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The IUB, a newly invented IUD: a brief report

Author(s): Baram, I.; Weinstein, A.; Trussell, James

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dc.contributor.authorBaram, I.-
dc.contributor.authorWeinstein, A.-
dc.contributor.authorTrussell, James-
dc.identifier.citationBaram, I, Weinstein, A, Trussell, J. (2014). The IUB, a newly invented IUD: a brief report. Contraception, 89 (139 - 141). doi:10.1016/j.contraception.2013.10.017en_US
dc.description.abstractObjective: To evaluate the initial safety and effectiveness of the intrauterine ball (IUB), a copper intrauterine device that, upon insertion in the uterus, takes a three-dimensional spherical form. Study Design: Fifteen women were followed for 1 year, with follow-up visits at 1, 3, 6, 9 and 12 months. Results: The physician reported that all devices were very easy to insert. One subject discontinued before the 6-month visit (at 119 days after insertion) for a reason not related to the device. There were no perforations, expulsions, malpositions or complications, or pregnancies. Conclusion: No safety or efficacy concerns were raised. Implications: Due to its form and deployment process the IUB is expected to ease insertion and reduce perforation, malposition and expulsion rates and may also reduce dysmenorrhea and menorrhagia.en_US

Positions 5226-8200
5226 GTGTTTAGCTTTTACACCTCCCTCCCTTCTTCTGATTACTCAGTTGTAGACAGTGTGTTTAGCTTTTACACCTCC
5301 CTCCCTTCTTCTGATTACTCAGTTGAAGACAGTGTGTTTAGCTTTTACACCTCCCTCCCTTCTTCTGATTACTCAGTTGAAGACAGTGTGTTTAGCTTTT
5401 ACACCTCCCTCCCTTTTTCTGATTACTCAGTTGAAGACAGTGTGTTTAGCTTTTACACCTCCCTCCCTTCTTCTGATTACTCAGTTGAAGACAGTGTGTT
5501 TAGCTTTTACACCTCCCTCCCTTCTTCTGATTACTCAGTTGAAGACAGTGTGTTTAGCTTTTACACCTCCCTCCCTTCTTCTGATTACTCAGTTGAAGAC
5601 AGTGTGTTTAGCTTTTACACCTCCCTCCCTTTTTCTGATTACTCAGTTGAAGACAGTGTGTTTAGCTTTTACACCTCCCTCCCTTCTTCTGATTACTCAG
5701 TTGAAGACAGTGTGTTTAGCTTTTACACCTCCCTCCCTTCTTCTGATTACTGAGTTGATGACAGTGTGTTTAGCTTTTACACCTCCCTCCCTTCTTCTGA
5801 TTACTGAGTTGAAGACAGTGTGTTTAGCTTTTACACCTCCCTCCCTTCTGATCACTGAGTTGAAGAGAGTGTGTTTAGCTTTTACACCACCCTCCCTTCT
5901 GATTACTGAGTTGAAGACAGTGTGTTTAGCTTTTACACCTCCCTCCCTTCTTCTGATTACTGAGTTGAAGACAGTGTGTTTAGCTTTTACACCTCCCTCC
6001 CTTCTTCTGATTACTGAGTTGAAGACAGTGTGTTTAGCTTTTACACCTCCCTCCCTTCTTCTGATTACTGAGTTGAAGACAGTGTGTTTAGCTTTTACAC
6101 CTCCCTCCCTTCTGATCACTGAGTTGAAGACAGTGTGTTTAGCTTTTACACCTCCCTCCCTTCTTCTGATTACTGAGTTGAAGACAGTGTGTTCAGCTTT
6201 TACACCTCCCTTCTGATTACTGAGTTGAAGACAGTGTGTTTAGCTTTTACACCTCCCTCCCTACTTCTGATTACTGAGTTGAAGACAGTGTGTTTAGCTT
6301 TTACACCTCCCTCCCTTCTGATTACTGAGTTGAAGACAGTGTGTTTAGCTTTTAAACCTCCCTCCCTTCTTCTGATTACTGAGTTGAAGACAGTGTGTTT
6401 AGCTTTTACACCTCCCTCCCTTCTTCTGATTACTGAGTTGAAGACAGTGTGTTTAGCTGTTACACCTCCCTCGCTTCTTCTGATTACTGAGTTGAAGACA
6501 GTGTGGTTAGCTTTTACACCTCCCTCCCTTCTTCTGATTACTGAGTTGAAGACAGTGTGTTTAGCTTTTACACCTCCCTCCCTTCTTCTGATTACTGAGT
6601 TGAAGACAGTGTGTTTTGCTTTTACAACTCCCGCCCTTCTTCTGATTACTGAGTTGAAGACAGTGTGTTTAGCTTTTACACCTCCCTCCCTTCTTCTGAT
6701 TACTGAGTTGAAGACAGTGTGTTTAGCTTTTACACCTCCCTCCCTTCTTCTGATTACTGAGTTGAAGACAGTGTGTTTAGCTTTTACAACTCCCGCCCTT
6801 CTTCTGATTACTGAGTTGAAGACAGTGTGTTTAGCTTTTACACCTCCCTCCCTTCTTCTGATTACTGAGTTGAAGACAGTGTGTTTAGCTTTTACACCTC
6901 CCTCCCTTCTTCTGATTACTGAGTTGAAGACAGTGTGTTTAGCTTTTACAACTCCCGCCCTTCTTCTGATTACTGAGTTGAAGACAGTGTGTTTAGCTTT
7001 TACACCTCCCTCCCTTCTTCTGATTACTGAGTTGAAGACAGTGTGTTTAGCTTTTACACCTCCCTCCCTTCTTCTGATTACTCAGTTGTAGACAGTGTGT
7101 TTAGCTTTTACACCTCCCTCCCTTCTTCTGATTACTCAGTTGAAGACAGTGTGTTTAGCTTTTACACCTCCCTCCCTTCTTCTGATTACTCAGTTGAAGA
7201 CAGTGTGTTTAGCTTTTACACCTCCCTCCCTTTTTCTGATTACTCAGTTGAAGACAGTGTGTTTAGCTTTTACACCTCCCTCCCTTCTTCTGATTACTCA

dc.format.extent139 - 141en_US
dc.rightsAuthor's manuscripten_US
dc.titleThe IUB, a newly invented IUD: a brief reporten_US
dc.typeJournal Articleen_US

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